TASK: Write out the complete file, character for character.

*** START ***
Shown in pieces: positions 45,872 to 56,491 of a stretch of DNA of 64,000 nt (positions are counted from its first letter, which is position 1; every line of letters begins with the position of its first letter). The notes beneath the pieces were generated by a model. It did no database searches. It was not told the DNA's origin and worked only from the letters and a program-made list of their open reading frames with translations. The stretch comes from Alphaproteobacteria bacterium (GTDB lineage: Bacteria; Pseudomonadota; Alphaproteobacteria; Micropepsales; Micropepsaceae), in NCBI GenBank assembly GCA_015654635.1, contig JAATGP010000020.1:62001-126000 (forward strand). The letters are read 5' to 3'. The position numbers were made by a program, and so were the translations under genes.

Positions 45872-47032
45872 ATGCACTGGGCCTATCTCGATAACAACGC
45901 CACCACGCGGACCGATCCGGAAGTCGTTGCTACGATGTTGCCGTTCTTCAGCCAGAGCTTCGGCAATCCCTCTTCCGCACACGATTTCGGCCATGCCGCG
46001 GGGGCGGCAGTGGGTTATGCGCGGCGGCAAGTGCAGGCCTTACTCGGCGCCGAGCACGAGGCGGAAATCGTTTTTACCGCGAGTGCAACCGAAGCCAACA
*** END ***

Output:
Shown in pieces: positions 45,872 to 56,491 of a stretch of DNA of 64,000 nt (positions are counted from its first letter, which is position 1; every line of letters begins with the position of its first letter). The notes beneath the pieces were generated by a model. It did no database searches. It was not told the DNA's origin and worked only from the letters and a program-made list of their open reading frames with translations. The stretch comes from Alphaproteobacteria bacterium (GTDB lineage: Bacteria; Pseudomonadota; Alphaproteobacteria; Micropepsales; Micropepsaceae), in NCBI GenBank assembly GCA_015654635.1, contig JAATGP010000020.1:62001-126000 (forward strand). The letters are read 5' to 3'. The position numbers were made by a program, and so were the translations under genes.

Positions 45872-47032
45872 ATGCACTGGGCCTATCTCGATAACAACGC
45901 CACCACGCGGACCGATCCGGAAGTCGTTGCTACGATGTTGCCGTTCTTCAGCCAGAGCTTCGGCAATCCCTCTTCCGCACACGATTTCGGCCATGCCGCG
46001 GGGGCGGCAGTGGGTTATGCGCGGCGGCAAGTGCAGGCCTTACTCGGCGCCGAGCACGAGGCGGAAATCGTTTTTACCGCGAGTGCAACCGAAGCCAACA